Reviewed by Megan Robinson, RD: Maybe you just finished a big race and are now enjoying the off-season (congrats!). Or, if you are like me this past year, you are injured and not running AT ALL …figuring out how to eat when you aren’t running or running a lot can be very confusing. Enter a registered dietitian’s offseason diet tips.
My goal for this article is to take the guesswork out of your offseason diet and allow you to pull up a chair at the dinner table confident in what you’re eating. It is NOT to encourage any sort of restriction. As someone who suffered from RED/S and disordered eating, I am very much against any sort of restriction. Instead, I am in full support of mindful eating.
Related: How to Run to Lose Weight Safely
Of course, we all want to retain the physique we have when we are running. But it is important to note that some weight gain in the off season is normal and often necessary. Even professional athletes will gain weight in the off season.
My Off-season Diet Confusion
However, if you are like me, eating when you are running a lot like training for a marathon, is not only a joy and privilege, but also constant. When I am doing intense training, I am eating almost all the time, and not thinking about my caloric intake. Food is fuel.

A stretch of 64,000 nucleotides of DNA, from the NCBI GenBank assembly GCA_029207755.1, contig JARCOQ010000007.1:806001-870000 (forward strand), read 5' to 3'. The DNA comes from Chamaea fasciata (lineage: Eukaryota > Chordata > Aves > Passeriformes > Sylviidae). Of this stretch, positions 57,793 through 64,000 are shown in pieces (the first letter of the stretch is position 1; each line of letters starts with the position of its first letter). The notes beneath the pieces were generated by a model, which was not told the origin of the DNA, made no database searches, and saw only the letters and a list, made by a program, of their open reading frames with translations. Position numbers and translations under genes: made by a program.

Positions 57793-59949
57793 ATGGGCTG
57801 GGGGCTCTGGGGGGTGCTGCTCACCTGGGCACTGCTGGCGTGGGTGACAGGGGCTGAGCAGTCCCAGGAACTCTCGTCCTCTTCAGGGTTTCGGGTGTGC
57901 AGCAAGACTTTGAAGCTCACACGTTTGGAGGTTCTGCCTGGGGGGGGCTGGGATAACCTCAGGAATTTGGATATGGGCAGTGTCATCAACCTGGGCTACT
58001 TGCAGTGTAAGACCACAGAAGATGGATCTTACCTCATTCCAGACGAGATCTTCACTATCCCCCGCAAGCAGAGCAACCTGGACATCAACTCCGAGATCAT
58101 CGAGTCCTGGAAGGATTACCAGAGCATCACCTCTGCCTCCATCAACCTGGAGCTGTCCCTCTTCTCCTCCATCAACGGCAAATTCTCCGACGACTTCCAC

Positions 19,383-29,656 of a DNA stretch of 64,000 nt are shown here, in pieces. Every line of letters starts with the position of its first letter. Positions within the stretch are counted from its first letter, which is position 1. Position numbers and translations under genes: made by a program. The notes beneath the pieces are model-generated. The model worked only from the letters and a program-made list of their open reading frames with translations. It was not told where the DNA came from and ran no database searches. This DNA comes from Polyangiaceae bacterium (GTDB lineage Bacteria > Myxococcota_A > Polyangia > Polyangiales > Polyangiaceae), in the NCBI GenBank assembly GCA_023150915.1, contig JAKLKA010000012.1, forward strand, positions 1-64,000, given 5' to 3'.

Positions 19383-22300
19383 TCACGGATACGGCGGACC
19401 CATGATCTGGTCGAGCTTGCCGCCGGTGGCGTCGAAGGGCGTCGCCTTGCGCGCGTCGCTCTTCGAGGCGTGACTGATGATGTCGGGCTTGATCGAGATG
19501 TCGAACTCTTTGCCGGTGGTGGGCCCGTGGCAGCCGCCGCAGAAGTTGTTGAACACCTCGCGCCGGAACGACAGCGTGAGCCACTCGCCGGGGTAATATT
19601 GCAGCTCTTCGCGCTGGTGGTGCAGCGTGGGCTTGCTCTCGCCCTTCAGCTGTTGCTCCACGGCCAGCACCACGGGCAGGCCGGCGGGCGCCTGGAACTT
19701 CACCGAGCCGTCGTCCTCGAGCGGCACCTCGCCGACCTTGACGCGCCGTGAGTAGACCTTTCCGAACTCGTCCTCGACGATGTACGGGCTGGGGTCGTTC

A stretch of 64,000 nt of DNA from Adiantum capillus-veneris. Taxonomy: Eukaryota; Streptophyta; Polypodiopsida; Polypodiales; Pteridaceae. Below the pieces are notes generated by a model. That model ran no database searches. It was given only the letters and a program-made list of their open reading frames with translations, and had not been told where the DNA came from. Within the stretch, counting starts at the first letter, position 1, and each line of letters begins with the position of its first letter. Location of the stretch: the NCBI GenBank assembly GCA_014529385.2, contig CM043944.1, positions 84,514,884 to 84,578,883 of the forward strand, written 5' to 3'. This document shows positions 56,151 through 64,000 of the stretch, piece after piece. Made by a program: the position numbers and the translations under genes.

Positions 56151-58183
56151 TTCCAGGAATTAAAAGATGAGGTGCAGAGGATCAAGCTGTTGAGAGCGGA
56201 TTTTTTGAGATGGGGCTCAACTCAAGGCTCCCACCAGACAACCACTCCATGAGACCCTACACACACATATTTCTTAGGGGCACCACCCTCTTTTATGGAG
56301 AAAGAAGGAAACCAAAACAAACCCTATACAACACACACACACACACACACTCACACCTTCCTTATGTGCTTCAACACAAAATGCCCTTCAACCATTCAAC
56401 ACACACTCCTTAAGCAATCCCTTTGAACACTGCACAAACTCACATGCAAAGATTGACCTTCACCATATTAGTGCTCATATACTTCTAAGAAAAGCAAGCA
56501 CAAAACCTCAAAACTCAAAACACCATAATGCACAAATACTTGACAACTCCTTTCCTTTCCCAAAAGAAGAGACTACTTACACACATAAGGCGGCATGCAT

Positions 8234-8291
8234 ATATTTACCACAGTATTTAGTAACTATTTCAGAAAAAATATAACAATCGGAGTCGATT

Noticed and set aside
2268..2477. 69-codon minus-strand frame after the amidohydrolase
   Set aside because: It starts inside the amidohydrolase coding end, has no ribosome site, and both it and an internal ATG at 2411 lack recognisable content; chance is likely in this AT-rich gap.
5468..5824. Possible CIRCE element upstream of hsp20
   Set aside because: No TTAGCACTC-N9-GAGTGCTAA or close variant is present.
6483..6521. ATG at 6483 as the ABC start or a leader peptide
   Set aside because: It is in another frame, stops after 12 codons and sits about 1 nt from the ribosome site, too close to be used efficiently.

But when I’m not running my body needs less fuel—but I don’t know how much less. And I start to doubt my nutrition.
Megan Robinson, registered dietitian specializing in sports nutrition and running coach, says I’m not the only one puzzled over how to eat in the offseason. Runners are used to eating and when not running, we need to be more intentional about what and when we are eating.
Related: 20+ Easy Snacks for Runners
The when has been huge for me during this most recent injury layoff with a labral tear. I was used to eating at certain times of the day and learned to slow down and pay attention to my hunger cues. Just because I was used to eating a snack at 10 a.m. didn’t mean I had to eat at that time when my body wasn’t burning through food as fast. So, I learned to eat when hungry. Now that I am returning to running, I am eating more as my energy expenditure (and hunger) increases.
This is one of many tips Robinson shares with runners for their off-season diet.
In this article she provides guidance on how to meet your nutritional needs when you aren’t running as much. I will also include 10 snack ideas and 5 dinner ideas for an offseason diet.
Let’s get going!
8 Tips from a Registered Dietitian on How to Eat in the Off-Season for Runners
1. Eat carbs! But not as much.
Carbohydrates play an important role for runners as grams of carbohydrates (aka glycogen) are our main fuel source. However, when you aren’t running as much, you don’t need as much fuel. Therefore, Robinson recommends adjusting your carbohydrate intake.
But do not avoid them. Carbs are part of a healthy diet and important for overall health. As a general rule, cutting out any of the main food groups is usually not recommended as a healthy diet.
Instead, Robinson says to use the TEAM USA Athletes Plate to help adjust carbohydrate portions during the off-season. With this plate, carbs go from taking up half the plate to taking up a quarter.
Related: How to Carb Load for a Marathon
2. Limit sports drinks.
I know, they taste so good! But drinking sports drinks with sodium and carbs isn’t recommended as part of an offseason diet because you don’t need those extra electrolytes or carbs as much. Also avoid eating or drinking other dietary supplements such as energy gels and bars when running less.
3. Keep up the protein.